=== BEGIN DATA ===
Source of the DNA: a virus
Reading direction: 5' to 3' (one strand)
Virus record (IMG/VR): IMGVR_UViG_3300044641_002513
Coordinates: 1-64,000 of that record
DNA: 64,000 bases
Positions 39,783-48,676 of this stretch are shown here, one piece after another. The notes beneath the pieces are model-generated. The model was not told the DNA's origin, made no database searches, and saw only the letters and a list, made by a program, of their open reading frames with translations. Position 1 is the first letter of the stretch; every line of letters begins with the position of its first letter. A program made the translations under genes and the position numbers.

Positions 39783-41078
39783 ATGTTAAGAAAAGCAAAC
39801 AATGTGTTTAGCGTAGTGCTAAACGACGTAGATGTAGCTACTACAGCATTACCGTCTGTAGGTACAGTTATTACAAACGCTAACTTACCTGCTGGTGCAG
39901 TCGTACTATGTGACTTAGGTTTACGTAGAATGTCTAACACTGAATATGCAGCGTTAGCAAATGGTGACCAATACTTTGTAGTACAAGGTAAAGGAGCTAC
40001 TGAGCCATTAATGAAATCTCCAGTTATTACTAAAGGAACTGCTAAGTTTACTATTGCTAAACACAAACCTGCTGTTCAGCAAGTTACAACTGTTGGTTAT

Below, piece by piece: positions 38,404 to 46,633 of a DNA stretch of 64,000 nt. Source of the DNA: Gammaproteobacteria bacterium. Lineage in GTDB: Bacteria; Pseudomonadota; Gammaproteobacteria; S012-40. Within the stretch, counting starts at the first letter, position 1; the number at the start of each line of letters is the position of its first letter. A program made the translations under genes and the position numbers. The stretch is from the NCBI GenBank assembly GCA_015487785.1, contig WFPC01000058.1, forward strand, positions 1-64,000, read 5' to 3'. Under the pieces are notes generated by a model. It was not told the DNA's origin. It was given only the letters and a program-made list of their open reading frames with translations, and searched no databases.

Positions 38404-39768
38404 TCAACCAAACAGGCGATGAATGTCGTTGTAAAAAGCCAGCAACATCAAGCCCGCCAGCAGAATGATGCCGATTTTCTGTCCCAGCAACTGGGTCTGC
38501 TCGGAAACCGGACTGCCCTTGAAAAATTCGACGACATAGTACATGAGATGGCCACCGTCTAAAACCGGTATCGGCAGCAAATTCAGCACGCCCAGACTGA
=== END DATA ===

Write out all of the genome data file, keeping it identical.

Source of the DNA: a virus
Reading direction: 5' to 3' (one strand)
Virus record (IMG/VR): IMGVR_UViG_3300044641_002513
Coordinates: 1-64,000 of that record
DNA: 64,000 bases
Positions 39,783-48,676 of this stretch are shown here, one piece after another. The notes beneath the pieces are model-generated. The model was not told the DNA's origin, made no database searches, and saw only the letters and a list, made by a program, of their open reading frames with translations. Position 1 is the first letter of the stretch; every line of letters begins with the position of its first letter. A program made the translations under genes and the position numbers.

Positions 39783-41078
39783 ATGTTAAGAAAAGCAAAC
39801 AATGTGTTTAGCGTAGTGCTAAACGACGTAGATGTAGCTACTACAGCATTACCGTCTGTAGGTACAGTTATTACAAACGCTAACTTACCTGCTGGTGCAG
39901 TCGTACTATGTGACTTAGGTTTACGTAGAATGTCTAACACTGAATATGCAGCGTTAGCAAATGGTGACCAATACTTTGTAGTACAAGGTAAAGGAGCTAC
40001 TGAGCCATTAATGAAATCTCCAGTTATTACTAAAGGAACTGCTAAGTTTACTATTGCTAAACACAAACCTGCTGTTCAGCAAGTTACAACTGTTGGTTAT

Below, piece by piece: positions 38,404 to 46,633 of a DNA stretch of 64,000 nt. Source of the DNA: Gammaproteobacteria bacterium. Lineage in GTDB: Bacteria; Pseudomonadota; Gammaproteobacteria; S012-40. Within the stretch, counting starts at the first letter, position 1; the number at the start of each line of letters is the position of its first letter. A program made the translations under genes and the position numbers. The stretch is from the NCBI GenBank assembly GCA_015487785.1, contig WFPC01000058.1, forward strand, positions 1-64,000, read 5' to 3'. Under the pieces are notes generated by a model. It was not told the DNA's origin. It was given only the letters and a program-made list of their open reading frames with translations, and searched no databases.

Positions 38404-39768
38404 TCAACCAAACAGGCGATGAATGTCGTTGTAAAAAGCCAGCAACATCAAGCCCGCCAGCAGAATGATGCCGATTTTCTGTCCCAGCAACTGGGTCTGC
38501 TCGGAAACCGGACTGCCCTTGAAAAATTCGACGACATAGTACATGAGATGGCCACCGTCTAAAACCGGTATCGGCAGCAAATTCAGCACGCCCAGACTGA